Residents in Fort St. John joined thousands across Canada on Wednesday to walk in memory and raise awareness of murdered and missing indigenous women.
Connie Greyeyes was among several who showed up at Kin Park to show their support, and said she walks in memory of her cousin who was murdered in Edmonton in 1993.
“She was beaten and burned alive by a complete stranger, for no reason at all,” Greyeyes said. “She just happened to be walking in the wrong spot at the wrong time.”
Greyeyes has long been an human rights activist and advocate, part of the push for a national inquiry on missing and murdered women and receiving international recognition for her work, which prompted an Amnesty International study on violence against aboriginal women in northeast B.C.
Greyeyes says indigenous women are four to five times more likely to go missing or be murdered.
“That in of itself is a national tragedy,” said Greyeyes.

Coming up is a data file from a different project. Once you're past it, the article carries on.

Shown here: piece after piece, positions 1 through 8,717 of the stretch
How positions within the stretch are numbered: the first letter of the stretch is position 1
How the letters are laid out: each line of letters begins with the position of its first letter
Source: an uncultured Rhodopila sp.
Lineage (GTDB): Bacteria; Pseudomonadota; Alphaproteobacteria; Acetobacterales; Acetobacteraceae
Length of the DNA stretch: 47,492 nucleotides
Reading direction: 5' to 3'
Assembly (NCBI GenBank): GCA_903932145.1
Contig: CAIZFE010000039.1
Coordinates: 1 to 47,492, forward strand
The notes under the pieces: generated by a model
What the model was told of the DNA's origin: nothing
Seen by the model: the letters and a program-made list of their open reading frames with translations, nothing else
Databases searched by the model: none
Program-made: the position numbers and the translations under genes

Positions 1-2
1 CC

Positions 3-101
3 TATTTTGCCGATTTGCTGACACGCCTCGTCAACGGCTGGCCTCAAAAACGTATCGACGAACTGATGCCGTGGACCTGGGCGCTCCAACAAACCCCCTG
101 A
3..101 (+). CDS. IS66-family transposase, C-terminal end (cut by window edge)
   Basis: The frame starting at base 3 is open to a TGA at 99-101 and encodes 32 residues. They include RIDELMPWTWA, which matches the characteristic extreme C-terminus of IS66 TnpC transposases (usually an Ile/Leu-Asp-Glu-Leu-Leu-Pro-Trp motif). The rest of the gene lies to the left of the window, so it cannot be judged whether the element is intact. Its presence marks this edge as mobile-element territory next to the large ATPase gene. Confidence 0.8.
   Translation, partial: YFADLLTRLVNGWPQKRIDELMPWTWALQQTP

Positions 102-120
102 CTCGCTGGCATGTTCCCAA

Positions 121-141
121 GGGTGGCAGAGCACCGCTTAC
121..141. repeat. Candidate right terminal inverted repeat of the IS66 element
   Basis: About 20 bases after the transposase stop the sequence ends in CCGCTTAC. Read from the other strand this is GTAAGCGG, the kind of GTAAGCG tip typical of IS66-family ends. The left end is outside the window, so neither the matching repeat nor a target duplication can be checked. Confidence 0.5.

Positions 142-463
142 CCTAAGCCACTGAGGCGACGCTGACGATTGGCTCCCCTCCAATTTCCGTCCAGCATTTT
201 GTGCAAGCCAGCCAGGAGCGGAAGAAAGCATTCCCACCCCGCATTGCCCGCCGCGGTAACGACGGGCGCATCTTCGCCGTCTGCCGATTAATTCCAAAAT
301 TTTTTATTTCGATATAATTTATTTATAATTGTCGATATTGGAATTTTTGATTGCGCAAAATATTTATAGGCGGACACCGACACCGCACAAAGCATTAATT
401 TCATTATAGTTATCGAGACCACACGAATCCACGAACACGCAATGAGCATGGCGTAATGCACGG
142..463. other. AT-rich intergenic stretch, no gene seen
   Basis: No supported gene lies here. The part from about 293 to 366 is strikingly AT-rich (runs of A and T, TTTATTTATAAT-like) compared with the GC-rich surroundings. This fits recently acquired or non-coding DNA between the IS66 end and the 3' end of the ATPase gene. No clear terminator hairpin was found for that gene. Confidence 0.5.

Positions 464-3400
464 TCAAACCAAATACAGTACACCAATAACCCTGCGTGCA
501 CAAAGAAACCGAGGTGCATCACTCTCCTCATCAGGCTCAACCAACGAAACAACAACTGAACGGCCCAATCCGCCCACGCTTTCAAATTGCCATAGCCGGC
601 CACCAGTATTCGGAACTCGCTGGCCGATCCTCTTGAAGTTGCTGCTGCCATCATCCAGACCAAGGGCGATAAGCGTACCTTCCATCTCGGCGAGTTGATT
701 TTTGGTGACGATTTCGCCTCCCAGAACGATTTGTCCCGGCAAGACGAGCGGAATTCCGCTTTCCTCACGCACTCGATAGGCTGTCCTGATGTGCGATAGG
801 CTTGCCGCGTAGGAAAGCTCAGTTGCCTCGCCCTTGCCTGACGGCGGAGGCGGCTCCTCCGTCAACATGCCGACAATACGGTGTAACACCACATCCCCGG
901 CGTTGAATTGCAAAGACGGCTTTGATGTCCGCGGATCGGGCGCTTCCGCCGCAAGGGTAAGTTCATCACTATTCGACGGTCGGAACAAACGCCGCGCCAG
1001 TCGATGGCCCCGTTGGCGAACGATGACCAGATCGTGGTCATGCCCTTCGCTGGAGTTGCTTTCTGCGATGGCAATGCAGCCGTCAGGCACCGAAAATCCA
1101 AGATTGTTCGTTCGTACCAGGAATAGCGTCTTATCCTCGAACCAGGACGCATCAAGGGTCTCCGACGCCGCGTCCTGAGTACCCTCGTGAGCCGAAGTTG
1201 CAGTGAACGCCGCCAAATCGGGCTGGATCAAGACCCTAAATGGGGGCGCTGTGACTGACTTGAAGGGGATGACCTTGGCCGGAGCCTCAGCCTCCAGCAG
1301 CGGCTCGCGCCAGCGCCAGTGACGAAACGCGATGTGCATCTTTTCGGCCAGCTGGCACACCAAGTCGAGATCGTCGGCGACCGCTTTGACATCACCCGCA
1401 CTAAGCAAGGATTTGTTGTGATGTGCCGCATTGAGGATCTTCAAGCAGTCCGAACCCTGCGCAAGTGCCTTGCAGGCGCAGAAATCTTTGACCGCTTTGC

Greyeyes currently works as the northern case manager for missing and murdered indigenous women and girls for the Indian Residential School Survivors Society, and believes she can make a real difference in her role
“It gives me the opportunity to give real services and support to family members,” said Greyeyes.
Local author and fellow advocate Helen Knott joined Greyeyes on the walk.
“Growing up in Fort St. John, there hasn’t been a lot of visibility when it comes to violence experienced by indigenous women,” said Knott. “I feel that’s something we’ve been struggling for. Over the years, we’re slowly getting there, but there’s still a lot of work to be done.”
The City of Fort St John proclaimed May 5 as the National Day of Remembrance for Murdered and Missing Indigenous Women, Girls and Two-spirit People. A red dress is on display in the city hall lobby until May 12 as part of the proclamation.
Residents are encouraged to dress in red and take their own walks, and can tag themselves online with the hashtags #bringthemhome and #MMIWG2S.